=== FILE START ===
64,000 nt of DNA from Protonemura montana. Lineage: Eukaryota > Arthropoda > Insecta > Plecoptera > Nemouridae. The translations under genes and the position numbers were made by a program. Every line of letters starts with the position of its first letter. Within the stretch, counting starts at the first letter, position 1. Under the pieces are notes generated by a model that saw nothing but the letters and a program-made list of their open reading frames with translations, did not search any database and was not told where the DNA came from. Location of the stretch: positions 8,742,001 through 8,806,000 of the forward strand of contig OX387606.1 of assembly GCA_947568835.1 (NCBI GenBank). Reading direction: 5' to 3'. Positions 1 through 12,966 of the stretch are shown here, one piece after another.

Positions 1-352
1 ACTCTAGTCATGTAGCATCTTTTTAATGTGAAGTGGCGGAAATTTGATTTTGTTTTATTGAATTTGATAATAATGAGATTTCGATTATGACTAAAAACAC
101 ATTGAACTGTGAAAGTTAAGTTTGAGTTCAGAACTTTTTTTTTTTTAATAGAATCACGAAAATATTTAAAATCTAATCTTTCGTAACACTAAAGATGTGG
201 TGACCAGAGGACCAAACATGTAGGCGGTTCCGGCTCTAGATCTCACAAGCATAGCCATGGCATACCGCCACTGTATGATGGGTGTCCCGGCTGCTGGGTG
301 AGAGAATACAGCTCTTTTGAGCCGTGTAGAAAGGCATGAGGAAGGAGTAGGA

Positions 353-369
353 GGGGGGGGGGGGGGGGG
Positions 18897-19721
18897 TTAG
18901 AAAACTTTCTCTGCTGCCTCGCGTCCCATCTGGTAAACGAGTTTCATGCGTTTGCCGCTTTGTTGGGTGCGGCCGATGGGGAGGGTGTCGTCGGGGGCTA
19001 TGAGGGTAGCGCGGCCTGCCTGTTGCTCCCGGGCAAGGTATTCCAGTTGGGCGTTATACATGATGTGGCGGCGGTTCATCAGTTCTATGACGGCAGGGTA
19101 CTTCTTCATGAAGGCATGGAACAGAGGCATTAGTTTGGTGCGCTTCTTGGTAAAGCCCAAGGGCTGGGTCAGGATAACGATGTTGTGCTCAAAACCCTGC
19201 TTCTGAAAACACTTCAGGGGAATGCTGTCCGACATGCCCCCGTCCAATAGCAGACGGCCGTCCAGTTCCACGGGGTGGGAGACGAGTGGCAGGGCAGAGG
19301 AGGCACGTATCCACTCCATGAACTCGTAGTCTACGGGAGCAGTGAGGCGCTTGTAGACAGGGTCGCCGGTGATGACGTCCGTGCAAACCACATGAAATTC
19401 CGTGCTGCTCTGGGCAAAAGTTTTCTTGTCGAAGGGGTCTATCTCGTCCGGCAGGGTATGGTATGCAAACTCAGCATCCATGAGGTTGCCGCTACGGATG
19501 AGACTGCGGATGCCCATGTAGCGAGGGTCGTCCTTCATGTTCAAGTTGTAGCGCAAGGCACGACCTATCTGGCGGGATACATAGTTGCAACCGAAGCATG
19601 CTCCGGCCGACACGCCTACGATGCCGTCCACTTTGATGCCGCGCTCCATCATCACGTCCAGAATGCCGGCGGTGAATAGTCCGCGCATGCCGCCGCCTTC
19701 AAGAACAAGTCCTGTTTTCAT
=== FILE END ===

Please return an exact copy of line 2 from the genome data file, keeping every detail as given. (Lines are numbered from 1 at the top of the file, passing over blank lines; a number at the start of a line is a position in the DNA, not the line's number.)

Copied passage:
Positions 1-352